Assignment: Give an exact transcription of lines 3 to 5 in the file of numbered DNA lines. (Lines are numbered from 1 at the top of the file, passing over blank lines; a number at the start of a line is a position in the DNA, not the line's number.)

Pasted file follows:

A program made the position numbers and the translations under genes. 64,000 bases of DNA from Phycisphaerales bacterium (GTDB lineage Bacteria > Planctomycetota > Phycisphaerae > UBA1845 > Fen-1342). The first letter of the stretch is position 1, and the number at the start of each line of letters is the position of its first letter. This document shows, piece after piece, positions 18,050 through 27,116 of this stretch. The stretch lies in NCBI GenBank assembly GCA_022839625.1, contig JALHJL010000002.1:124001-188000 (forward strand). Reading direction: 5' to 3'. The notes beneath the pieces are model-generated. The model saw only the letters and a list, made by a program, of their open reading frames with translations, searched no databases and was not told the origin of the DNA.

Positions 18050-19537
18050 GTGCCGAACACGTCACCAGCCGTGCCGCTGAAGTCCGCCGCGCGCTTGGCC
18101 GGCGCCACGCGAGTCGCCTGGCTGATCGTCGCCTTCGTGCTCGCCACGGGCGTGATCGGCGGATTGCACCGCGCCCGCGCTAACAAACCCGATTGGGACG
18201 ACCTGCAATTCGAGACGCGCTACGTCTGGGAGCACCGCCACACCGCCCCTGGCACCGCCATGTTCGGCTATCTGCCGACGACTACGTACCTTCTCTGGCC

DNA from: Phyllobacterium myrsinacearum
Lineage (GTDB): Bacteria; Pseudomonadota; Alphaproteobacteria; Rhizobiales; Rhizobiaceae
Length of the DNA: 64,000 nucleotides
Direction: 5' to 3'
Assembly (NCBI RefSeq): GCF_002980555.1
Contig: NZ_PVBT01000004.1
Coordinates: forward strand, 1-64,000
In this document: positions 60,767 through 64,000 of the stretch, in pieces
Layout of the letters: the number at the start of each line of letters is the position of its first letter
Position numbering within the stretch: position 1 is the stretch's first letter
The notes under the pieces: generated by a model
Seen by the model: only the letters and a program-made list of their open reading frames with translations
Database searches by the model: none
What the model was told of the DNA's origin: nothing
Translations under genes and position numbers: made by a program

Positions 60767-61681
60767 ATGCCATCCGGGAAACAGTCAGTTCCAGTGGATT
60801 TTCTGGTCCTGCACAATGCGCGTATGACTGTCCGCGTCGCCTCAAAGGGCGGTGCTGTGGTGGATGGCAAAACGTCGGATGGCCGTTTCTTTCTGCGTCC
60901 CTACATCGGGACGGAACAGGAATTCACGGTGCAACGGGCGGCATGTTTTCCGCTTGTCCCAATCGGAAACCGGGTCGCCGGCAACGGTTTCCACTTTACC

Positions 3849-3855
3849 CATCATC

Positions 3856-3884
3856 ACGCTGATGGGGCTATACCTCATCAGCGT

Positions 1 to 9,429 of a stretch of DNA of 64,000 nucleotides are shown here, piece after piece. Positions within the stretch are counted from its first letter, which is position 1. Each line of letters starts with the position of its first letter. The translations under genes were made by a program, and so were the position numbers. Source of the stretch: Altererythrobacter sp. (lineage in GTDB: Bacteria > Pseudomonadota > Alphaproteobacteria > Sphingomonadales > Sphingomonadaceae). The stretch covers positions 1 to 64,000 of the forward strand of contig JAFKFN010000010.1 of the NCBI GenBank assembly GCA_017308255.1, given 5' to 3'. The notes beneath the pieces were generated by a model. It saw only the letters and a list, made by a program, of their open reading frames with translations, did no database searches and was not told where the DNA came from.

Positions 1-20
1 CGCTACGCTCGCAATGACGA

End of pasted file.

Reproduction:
18050 GTGCCGAACACGTCACCAGCCGTGCCGCTGAAGTCCGCCGCGCGCTTGGCC
18101 GGCGCCACGCGAGTCGCCTGGCTGATCGTCGCCTTCGTGCTCGCCACGGGCGTGATCGGCGGATTGCACCGCGCCCGCGCTAACAAACCCGATTGGGACG
18201 ACCTGCAATTCGAGACGCGCTACGTCTGGGAGCACCGCCACACCGCCCCTGGCACCGCCATGTTCGGCTATCTGCCGACGACTACGTACCTTCTCTGGCC